How far would you go for a decent cup of coffee? Well, it looks like the researchers from CashNetUsa are prepared to travel to the ends of the earth in search of the perfect cup. Using data from Tripadvisor, they recently put together a map showing the cost of coffee all over the world.
Here’s a look at some of their findings
Coffee tours in Southeast Asia
Southeast Asia is a mecca for backpackers looking to experience different cultures. But there’s one creature comfort nobody wants to leave behind – a decent cup of coffee. Thankfully, coffee is a vital part of life across the region. Travelers with a smaller budget should head to Nepal or Vietnam, where a caffeine boost costs less than $2.00.
Things are a little different in South Korea. The average price of a coffee in the capital city Seoul is $7.77! But you’re paying for more than just beans. Seoul is famous for its themed coffee bars, like the Nature Cafe. It has two resident sheep that wander around the table as you sip your latte. That’s right; we said sheep.
European cafe culture
Cafe culture is a big part of life in Europe’s top travel destinations, including Rome, London, and Paris. These cities have a reputation for being pricey. However, the large number of coffee shops means you won’t have to pay more than $4 for your favorite hot drink.
You’ll find Europe’s cheapest coffee in the Albanian ‘Lokals.’ These cafe/bar hybrids serve up a steaming cup for just $1.21. Try a Kanojët while you’re there. It’s a small, fried pastry filled with sweet cream.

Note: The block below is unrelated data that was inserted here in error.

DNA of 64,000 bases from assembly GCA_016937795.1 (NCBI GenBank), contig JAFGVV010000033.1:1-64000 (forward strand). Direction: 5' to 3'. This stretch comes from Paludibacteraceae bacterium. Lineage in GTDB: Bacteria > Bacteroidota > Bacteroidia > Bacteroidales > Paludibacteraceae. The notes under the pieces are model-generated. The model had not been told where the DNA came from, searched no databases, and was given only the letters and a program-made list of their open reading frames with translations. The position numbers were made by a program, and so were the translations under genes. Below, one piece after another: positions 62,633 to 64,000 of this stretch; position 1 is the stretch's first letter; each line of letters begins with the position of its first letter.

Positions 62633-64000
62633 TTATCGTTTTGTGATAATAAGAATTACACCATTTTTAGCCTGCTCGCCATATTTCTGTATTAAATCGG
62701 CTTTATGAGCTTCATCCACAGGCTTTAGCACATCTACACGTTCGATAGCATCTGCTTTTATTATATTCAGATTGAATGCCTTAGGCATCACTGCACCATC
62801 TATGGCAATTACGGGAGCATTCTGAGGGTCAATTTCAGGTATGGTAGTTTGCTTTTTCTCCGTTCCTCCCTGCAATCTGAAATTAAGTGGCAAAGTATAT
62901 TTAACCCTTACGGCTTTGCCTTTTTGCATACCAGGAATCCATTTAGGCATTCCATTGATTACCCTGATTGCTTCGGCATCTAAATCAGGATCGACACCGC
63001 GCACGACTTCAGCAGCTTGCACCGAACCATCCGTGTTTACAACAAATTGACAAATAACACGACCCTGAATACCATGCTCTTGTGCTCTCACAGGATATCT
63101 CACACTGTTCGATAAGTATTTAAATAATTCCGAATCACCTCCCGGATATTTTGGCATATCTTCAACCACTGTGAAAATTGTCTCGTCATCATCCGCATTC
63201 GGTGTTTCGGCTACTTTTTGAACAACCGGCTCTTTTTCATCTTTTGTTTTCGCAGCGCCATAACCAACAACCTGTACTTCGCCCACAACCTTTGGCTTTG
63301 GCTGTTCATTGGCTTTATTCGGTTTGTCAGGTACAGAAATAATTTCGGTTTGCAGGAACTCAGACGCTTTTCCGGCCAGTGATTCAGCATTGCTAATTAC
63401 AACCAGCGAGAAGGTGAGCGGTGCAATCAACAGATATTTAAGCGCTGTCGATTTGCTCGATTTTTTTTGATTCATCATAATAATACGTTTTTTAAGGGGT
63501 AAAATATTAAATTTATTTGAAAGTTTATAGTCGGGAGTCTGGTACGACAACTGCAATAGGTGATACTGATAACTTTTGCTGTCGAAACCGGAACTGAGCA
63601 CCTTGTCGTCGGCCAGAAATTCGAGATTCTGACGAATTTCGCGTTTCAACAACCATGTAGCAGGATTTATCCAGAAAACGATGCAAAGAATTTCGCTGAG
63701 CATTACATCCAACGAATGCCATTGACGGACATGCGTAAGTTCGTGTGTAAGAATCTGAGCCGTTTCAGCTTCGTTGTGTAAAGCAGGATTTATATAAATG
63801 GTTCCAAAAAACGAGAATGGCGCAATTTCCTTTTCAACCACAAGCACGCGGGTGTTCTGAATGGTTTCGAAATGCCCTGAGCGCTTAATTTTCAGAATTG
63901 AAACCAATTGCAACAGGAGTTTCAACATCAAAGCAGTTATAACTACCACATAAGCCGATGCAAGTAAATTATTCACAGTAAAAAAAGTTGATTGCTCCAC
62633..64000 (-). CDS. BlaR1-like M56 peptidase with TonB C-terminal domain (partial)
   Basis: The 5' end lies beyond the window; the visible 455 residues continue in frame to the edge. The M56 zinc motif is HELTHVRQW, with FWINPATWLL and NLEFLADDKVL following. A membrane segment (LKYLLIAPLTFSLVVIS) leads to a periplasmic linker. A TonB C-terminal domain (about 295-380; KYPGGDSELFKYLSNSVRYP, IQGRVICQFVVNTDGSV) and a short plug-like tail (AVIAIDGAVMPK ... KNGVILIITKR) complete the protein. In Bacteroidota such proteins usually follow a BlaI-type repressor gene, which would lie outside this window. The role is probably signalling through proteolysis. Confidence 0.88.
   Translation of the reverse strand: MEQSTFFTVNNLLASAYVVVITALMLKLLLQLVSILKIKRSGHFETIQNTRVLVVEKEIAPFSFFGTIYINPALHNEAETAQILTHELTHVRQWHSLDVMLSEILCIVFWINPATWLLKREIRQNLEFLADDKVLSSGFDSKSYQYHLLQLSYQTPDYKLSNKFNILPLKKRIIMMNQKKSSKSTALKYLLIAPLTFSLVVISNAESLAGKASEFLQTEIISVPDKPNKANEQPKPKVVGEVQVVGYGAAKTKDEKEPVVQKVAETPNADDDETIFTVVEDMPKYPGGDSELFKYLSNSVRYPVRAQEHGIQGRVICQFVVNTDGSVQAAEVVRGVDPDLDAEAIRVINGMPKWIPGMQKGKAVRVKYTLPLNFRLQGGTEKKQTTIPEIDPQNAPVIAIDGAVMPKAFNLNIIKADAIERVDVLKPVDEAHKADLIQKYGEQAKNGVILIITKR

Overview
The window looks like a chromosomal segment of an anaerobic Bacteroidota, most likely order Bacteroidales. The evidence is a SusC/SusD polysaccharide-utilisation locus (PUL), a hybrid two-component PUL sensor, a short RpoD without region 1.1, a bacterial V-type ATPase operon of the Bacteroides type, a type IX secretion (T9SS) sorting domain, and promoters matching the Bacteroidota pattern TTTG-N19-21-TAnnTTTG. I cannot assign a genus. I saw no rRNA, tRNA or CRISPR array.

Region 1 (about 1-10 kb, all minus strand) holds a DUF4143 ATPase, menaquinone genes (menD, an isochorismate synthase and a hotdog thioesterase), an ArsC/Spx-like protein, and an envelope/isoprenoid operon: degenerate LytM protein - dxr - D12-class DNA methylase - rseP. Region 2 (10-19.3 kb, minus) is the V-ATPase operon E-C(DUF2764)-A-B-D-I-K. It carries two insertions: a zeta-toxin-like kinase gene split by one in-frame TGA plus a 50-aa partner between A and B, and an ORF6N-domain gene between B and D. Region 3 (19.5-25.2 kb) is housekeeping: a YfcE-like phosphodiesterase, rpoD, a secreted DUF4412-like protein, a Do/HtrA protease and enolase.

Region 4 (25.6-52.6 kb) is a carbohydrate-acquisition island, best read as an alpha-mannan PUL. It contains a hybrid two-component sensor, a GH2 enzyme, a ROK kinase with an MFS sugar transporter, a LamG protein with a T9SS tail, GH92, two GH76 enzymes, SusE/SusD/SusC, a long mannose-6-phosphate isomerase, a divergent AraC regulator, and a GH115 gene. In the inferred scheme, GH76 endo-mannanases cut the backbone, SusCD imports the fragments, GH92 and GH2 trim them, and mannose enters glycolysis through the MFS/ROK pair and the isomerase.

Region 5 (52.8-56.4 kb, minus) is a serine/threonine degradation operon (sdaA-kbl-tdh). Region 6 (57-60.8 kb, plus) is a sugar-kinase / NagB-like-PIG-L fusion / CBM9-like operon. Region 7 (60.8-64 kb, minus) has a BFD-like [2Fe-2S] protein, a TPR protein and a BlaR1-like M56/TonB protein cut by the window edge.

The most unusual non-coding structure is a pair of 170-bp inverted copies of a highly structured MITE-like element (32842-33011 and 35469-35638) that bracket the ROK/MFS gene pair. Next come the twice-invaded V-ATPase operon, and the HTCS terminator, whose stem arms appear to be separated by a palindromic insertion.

Going straight to the source
No global coffee tour would be complete without a trip to South America. Colombia, the world’s largest coffee exporter, has the lowest coffee prices across the continent. A mug costs $1.27. Brazil exports $4billion worth of coffee annually, and it keeps plenty for itself. Even in cities like Rio De Janeiro, you’ll never pay more than $2 for your morning shot.
South America is the perfect destination for coffee connoisseurs. Look out for anything made from Brazilian Café Pila beans. They create a full-bodied coffee with a sweet, fruity twist. You won’t find flavors like this anywhere else.
Where it all began
Coffee drinking began in the Middle East during the 15th century. The word coffee comes from an old Arabic word that translates as special wine.
Coffee is still sacred in Middle Eastern countries and is an important part of hospitality rituals. Saudi Arabians offer coffee and sweet dates to strangers passing by their houses. Travelers should take advantage of this generous hospitality. Sitting down for a cup in Riyadh costs over $5.
For a discount cup, head to Iran, where you can buy an espresso for under $1. But be prepared: Iranians like their coffee super strong.
Some say money makes the world go round. Others think it’s love. But how much would really get done without the black stuff to keep us going? Because as the saying goes: it’s coffee first, everything else later.